Article ID: CBB339183866

Theistic evolution and evolutionary ethics: Henry Fairfield Osborn and Huxley’s legacy (2021)


Scholars have often considered evolutionary social theories a product of Positivist scientism and the naturalization of ethics. Yet the theistic foundations of many evolutionary theories proposed between the nineteenth and the twentieth centuries bolstered the belief that following natural laws was morally desirable, if not vital, to guaranteeing social and moral progress. In the early twentieth century, American paleontologist and leading evolutionist Henry Fairfield Osborn represented one of the most authoritative advocates of this interpretation of natural normativity. Particularly during the last years of his career, Osborn used theological arguments to reinforce his advocacy of evolutionary ethics and social control policies, which led him to challenge his “old master” Thomas Huxley regarding the separation between evolution and moral conduct. This article examines the development of Osborn’s evolutionary ethics, with particular regard to its bearing on the American debate on euthenics. I argue that theistic topics played a major rhetorical role in the attempt to justify normative conclusions drawn from ostensible laws of evolution.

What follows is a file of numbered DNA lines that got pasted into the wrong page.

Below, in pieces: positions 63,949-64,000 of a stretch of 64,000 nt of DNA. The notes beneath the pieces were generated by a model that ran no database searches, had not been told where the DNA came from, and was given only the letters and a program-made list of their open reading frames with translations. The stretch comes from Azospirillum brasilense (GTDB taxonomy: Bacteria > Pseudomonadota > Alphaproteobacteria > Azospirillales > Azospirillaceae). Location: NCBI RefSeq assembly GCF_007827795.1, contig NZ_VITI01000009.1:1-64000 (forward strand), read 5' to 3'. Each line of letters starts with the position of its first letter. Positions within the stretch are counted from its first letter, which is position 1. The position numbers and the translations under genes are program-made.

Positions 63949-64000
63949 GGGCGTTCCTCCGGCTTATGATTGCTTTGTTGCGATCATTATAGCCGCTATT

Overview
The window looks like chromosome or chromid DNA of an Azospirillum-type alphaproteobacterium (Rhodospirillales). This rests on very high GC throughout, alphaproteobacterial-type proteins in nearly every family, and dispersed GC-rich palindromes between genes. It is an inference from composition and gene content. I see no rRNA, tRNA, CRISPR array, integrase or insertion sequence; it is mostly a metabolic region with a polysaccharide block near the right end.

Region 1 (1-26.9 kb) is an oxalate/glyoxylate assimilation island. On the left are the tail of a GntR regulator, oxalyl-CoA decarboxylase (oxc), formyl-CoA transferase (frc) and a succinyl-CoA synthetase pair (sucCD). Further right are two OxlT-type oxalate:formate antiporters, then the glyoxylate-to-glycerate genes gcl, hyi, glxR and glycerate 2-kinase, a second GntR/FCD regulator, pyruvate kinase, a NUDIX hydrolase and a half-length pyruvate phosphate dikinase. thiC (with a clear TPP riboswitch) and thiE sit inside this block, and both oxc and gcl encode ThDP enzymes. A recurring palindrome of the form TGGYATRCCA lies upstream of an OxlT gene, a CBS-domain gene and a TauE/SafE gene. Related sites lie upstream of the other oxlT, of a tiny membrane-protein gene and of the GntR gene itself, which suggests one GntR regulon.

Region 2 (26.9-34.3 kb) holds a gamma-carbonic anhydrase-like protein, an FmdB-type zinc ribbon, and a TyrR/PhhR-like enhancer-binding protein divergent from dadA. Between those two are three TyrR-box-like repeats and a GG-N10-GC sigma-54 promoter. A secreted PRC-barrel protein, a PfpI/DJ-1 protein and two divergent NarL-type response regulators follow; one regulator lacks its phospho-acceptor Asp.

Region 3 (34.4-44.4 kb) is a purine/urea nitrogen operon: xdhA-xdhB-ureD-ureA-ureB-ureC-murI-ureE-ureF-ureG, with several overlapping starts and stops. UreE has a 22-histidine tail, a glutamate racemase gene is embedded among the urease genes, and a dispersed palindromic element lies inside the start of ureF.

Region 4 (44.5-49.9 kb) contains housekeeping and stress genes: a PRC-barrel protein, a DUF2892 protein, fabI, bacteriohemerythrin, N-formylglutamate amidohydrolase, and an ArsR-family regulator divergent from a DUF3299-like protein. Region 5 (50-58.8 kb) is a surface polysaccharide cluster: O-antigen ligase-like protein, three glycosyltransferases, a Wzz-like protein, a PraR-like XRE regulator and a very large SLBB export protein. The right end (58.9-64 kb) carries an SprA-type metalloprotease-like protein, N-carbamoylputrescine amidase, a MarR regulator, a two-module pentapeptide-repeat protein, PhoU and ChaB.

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Authors & Contributors
Swetlitz, Marc
Cantor, Geoffrey N.
Katherine McLeod
Yang, Elisabeth M.
Stuart Mathieson
Wall, John
Journal of the History of the Behavioral Sciences
Centaurus: International Magazine of the History of Mathematics, Science, and Technology
Science and Education
Historical Studies in the Natural Sciences
Configurations: A Journal of Literature, Science, and Technology
University of Chicago Press
University of Toronto Press
University of Notre Dame
Bucknell University Press
Science and religion
Controversies and disputes
Osborn, Henry Fairfield
Huxley, Thomas Henry
Darwin, Charles Robert
Wilberforce, Samuel
Ward, Lester Frank
Wallace, Alfred Russel
Time Periods
19th century
20th century, early
20th century
United States
Great Britain
London (England)
New York City (New York, U.S.)
South America
Victoria Institute
The Bronx Zoo (New York, NY)
British Association for the Advancement of Science
American Museum of Natural History, New York

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